International Students

2020-04-30 00:00:01

Pakistani Student: Coming to MRU Best Decision of My Life

harisqpakistan As the quarantine period enters its 2nd month, Pakistani student Haris Qamar from Lahore admits he’s not much affected by the shut-down because online lectures at Mykolas Romeris University keep him busy. Outside of virtual classes, he listens to music, reads, but says sometimes he is overtaken by boredom. But fellow students—from all over Europe, are all living in the dormitory so there is always time to talk or review lecture materials with them. Compared to Lahore and its huge population, Haris finds Vilnius a calm, quiet gem of a city. The former Computer Science major said the subject did not interest him as much as Psychology, which he is now studying. An amateur photographer, he likes to take photos of small objects. An interview with the 24-year-old student follows.

-Why did you come to Vilnius?

-I wanted to do my Bachelor’s Degree abroad. I came to know about MRU. I applied right away and was admitted. Now I am a 2nd year Psychology student at MRU. Coming to Vilnius and studying at Mykolas Romeris University was probably the best decision of my life.

-How did you find out about a Lithuanian University, while being thousands of kilometers away in Lahore?

-I was searching for universities online and I saw MRU. It caught my attention. Mykolas Romeris University was one of the few universities, which had an open admissions policy then. When I got accepted, I was very excited to live and study in Europe.

-What did you know about Vilnius and/or Lithuania before arriving here?

-I did not know much – just an overview of the history of Lithuania. I knew the important dates, holidays, the location. Of course, I learned much more after arriving here.

-What did friends and family say when you told them you were coming to Vilnius?

-My family was pretty happy and supportive of my decision, while most of my relatives and friends did not even know where Lithuania was located. And, I think that’s ok. But now, for sure, they know where it is.

-What are the differences between Lahore and Vilnius?

-They are big. In Pakistan almost everywhere people are wearing comfortable long cotton shirts with trousers. I come from Lahore, the capital of Punjab. There are 12-million people living there. Vilnius, by comparison, is 4 x smaller, which is good. Also, shopping hours differ. Shops in Lahore open at 11 a.m. and stay open until 10 p.m. If you are hungry, some restaurants stay open until 3 a.m. In my city almost everything is available after midnight hours. That’s not the case in Vilnius. But, of course, Vilnius is a smaller city. It barely takes 30 minutes to go around the city.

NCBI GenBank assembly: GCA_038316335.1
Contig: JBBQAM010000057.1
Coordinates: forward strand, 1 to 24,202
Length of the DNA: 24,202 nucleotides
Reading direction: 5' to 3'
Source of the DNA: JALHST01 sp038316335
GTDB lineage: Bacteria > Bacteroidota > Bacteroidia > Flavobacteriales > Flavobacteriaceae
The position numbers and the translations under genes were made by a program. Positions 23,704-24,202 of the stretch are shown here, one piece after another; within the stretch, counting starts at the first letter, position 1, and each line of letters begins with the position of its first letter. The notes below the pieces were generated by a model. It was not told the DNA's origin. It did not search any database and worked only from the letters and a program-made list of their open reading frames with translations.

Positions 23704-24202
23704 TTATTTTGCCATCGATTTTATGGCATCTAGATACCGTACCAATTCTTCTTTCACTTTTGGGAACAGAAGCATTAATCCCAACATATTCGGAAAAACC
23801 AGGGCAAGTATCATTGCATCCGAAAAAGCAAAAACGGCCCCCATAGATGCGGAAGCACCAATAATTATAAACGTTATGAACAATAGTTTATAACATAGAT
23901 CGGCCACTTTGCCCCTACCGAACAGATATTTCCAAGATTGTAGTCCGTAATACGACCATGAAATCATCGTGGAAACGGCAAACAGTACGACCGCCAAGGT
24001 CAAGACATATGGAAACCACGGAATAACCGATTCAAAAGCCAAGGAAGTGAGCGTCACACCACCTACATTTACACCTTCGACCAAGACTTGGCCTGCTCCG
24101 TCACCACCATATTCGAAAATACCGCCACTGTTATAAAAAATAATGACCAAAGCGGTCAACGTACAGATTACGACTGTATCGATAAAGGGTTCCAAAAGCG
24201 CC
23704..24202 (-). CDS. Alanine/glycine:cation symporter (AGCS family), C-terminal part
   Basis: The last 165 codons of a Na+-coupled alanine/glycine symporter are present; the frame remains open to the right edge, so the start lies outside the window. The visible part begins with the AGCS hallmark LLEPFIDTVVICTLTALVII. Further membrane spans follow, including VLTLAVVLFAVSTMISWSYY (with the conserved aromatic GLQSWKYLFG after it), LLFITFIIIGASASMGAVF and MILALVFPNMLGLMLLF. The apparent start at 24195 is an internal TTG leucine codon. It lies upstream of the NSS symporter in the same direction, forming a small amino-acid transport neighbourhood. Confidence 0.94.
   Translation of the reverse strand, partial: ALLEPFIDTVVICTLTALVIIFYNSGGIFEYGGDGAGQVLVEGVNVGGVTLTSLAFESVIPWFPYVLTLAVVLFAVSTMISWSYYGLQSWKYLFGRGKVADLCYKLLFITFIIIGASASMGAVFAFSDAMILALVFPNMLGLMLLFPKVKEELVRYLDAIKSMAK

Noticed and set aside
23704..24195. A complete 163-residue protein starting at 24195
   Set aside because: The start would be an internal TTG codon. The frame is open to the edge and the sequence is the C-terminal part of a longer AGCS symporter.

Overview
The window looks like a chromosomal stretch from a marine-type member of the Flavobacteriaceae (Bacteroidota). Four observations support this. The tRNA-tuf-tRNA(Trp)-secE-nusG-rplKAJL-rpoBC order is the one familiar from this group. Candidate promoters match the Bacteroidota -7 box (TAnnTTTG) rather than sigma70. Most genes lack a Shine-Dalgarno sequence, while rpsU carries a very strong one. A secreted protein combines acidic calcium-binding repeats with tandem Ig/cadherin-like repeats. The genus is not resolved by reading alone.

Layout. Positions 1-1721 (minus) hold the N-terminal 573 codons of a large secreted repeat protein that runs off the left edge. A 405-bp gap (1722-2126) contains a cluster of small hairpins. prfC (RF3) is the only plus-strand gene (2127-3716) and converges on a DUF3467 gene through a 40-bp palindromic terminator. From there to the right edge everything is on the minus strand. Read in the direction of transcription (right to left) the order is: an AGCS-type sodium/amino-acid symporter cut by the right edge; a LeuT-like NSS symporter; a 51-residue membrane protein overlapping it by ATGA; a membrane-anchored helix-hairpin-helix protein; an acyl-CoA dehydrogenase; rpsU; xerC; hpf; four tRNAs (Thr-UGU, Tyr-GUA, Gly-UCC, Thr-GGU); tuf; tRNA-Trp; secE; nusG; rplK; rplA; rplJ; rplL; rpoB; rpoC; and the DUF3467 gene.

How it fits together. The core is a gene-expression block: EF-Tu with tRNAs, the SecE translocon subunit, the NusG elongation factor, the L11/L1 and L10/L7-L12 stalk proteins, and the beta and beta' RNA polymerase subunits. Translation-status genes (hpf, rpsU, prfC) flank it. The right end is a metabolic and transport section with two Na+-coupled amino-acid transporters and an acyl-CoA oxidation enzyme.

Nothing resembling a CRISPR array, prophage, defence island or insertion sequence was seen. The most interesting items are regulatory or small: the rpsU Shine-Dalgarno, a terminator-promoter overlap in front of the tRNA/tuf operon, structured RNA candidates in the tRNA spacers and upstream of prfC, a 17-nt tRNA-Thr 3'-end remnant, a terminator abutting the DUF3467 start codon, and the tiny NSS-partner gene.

-What do you miss most now that you are far from Pakistan?

- I miss my food from Pakistan. I miss having Biryani, Haleem, Daal Chawal, BBQ and much more. Sometimes I miss the crowds and the chaos of Lahore, my home city. That I can not find here in Vilnius. Like I said, it’s very quiet here.

-Was it a cultural shock for you to come to Vilnius?

-Yes, it was a big cultural shock. Over in Lahore, there are so many people that you can actually see chaos reigning everywhere. When I came here to Vilnius, I was struck by the quiet atmosphere here. People here don’t stick their nose in other people’s interests. In my city, everyone asks, “What’s up? What’s happening?” They want to know about other people and their lives. Here in Vilnius people are just too busy working to find time to meddle in other people’s affairs. I would say that in Pakistan people are just lazy. They don’t value time – their own and others. Since they don’t value time, they are doing useless things, but not what they’re supposed to be doing. So much time is wasted. Many like to sit around and drink milk tea. They like to talk and mingle with others. In Vilnius I see, on the other hand, that people are much more organized, more sophisticated. They don’t waste time because they don’t have much free time available. I have found that almost nobody wastes time here in Vilnius like they do in Pakistan.

-You are an avid photographer. What piqued your interest in photography?

-I learned to take photographs when I was about 15 years old. My uncle taught me. He had a “Nikon” camera. My first photograph was a small, green frog – a colour photograph. Now, I’ve been taking photos for about 5 years. My primary objects of interest are insects and small objects. I’m good at it. It gives me internal peace. I had a small exhibition in my college in Lahore.

-Do you have many international friends at Mykolas Romeris University? From which countries?

-Yes, I have made friends with students from Italy, Georgia, Spain and Armenia. Sometimes I cook for them. I have made chicken “Karahi” with red peppers and “Garam Masala” spices.

-What do you plan to do after graduation?

-After graduation, I want to return to Pakistan. I plan to graduate by 2022. I want to pursue Master’s Degree studies in Psychology. I am interested in Forensic Psychology. That would include working with security officials as well as individuals with criminal tendencies. It would be fun studying and working in that field.